Tag Archives: Bea Guce



Imagine. You’re inside your car, radio is on playing some random music. Suddenly you hear this unfamiliar song that you find interesting and you want to download it later into your mp3 player. Problem is the dj didn’t metion the title of the song at the beginning. Now what will you do?

For someone like me, I try to identify some lines in the the song and then Google it afterwards. This works, when the lyrics are clearly enunciated. But this strategy fails especially when the singer has a different accent, mumbles the lyrics, or sings from a skyscraper with volume barely above a whisper (Google: Skyscraper lyrics). This makes wish the radio has a replay button then hopelessly cry out, “ANSABE?”


Aside from the voice quality, other characteristics influence effective and accurate perception of speech or musical lyrics.  One factor, which radios lack, is the corresponding visual stimulation. Facial expression, movement of the lips and hand gestures that are visually perceived, do not only enhance music appreciation, but also improves understanding of the lyrics. Particularly, lip reading has been found to significantly affect perception of musical lyrics.

A study conducted by Miguel Hidalgo-Barnes and Dominic W. Massaro(2007) has looked into  the effect of seeing a corresponding face in improving understanding of sung words.  For this study, they used phrases from the song “The Pressman” sung by a band called Primus. This particular song was chosen in order to prevent familiarity to the song from affecting the participants’ performance. By using a speech alignment program, the researchers were able to transform text and wave file into a computer animated face, which they prEach participant were subjected to three presentation conditions. .One involved purely auditory stimuli, wherein the participant hears the sound of the lyrics. The second condition involved visual stimuli.  For this, participants were presented with the previously aligned animated face mouthing the lyrics.  The last condition had the stimuli presented in both modes, auditory and visual. The participants task was to encode the lyrics they were able to understand and their performance was assessed by identifying the proportion of accurate words.

Results showed that word comprehension was significantly improved through bimodal presentation. 28% and 4% was the proportion of understood words in the auditory and visual lyrics, respectively. On the other hand, 33% of the words were understood when both the animated face was seen and the sound was heard. Indeed, visual information, particularly the singer’s face, improves perception of musical lyrics.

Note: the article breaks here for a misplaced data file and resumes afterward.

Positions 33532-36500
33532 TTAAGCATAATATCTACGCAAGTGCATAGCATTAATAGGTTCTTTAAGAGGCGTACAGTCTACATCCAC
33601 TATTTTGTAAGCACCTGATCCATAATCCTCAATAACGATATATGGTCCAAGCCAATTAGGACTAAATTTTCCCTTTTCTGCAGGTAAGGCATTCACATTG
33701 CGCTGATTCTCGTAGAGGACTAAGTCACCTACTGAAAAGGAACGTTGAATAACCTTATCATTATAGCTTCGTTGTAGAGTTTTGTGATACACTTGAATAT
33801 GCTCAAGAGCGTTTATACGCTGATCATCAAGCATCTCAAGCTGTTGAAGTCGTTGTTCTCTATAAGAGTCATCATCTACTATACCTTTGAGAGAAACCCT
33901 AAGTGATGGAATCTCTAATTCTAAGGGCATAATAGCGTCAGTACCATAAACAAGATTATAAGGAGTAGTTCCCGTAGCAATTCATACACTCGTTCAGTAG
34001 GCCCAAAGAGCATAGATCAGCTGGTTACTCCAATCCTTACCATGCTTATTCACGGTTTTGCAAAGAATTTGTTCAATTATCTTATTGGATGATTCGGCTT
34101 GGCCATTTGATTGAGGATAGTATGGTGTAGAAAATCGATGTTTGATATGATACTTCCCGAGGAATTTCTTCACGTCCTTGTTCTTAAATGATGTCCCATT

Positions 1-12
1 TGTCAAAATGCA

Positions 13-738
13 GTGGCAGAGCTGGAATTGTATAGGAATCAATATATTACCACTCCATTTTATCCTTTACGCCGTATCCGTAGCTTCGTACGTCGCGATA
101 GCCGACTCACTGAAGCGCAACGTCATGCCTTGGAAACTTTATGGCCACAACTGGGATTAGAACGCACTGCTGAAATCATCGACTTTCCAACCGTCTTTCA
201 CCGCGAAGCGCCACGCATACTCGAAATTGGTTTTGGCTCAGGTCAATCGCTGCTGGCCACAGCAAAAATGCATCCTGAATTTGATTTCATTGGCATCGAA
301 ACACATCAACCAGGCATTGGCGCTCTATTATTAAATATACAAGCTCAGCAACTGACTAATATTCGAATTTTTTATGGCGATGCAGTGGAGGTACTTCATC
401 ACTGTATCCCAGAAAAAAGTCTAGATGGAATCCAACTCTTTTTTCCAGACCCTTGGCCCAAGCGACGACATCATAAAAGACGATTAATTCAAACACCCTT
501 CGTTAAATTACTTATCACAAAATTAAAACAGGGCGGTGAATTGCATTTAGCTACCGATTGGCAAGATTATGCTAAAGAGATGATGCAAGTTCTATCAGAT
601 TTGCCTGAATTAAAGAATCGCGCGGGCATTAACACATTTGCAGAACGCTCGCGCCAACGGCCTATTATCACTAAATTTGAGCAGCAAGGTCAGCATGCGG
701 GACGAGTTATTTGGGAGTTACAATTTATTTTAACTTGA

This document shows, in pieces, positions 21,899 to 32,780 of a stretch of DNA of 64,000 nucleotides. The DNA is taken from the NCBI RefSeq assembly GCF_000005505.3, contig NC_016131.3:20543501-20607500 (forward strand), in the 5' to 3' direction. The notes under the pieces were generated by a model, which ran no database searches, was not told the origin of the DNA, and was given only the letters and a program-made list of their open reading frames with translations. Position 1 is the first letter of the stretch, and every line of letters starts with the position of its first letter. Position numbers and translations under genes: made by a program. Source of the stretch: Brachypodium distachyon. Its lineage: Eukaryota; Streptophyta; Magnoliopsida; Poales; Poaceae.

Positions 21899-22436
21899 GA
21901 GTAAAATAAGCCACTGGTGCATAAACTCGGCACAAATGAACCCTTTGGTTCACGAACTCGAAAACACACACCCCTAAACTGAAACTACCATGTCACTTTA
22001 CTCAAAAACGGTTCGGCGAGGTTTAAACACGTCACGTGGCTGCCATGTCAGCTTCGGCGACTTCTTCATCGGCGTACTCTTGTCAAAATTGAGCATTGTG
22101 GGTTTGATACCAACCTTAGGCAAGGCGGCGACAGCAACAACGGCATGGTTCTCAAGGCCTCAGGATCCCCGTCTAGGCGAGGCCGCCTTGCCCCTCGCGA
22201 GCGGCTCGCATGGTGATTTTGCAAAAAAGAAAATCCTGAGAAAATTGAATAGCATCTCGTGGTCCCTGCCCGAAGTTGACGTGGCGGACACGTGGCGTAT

How then can we utilize these findings? For one, the music industry can take advantage of this information. To make sure the market can understand and perceive their songs’ lyrics, they may find live performances an effective way in expanding their fan base. Therefore, reaping all the big bucks. *Ka-ching ka-ching* For those who value their art more than its monetary equivalent, they may find this knowledge as a way to better share their craft to the people who truly appreciate- those who just find themselves crying while watching and listening to the live performances of their favorite artists in Youtube. The visual information provided by their face, does not only improve understanding of the words. Visual input also helps in expressing the emotions of the song and enabling the audience to relate better- as if those “hit-home-lines” aren’t enough.

With this, I leave you a clip of one of those artists that automatically sense up my lacrimal glands. You will never utter “Ansabe?” with Adele playing on loop.


Hidalgo-Barnes, M., & Massaro, D. W. (2007). Read my lips: An animated face helps communicate musical lyrics. Psychomusicology, 19, 3-12.


Fragrances That Make Scents


I don’t stick to one. I like novelty and being with just “the one” for a long time would tire and get me uninterested. On the average, it takes me just a month or two to go looking for a new one that would be enough stimulate my senses. Loyalty? Not my thing.

Before you think negatively of me and the quality of relationships I have, I want to make it clear that I was just talking about my preferences for shower gels. (Last time I’ve checked, there’s no psychological study relating shower gels and interpersonal relationships!) Yes, I don’t always use the same brand of shower gels. Usually, after consuming one bottle of a specific brand, I would go sniff bottles in the grocery with scents different from the previous one I had. The fragrance would be the first thing I check and the deciding factor in purchasing that specific brand. My current bottle has a coconut aroma to it. I also had brief but blissful experiences with aloe, vanilla, milk and oatmeal. I prefer these fragrances because they keep me feeling fresh all day, as if I just came out of the shower. For me, these shower gels are more than just cleansing agents but they can also effectively set and enhance my mood for the day.

My current scent: Coconut cream!

This type of reasoning for my vanity, in that a specific fragrance has mood altering effects, is congruent to the findings of a study done by Field and colleagues(2005). In their study, they have showed that a specific cosmetic scent, lavender, enhances relaxation. Through the use of both physiological and self-report measures, they have assessed the scent’s apparent effects.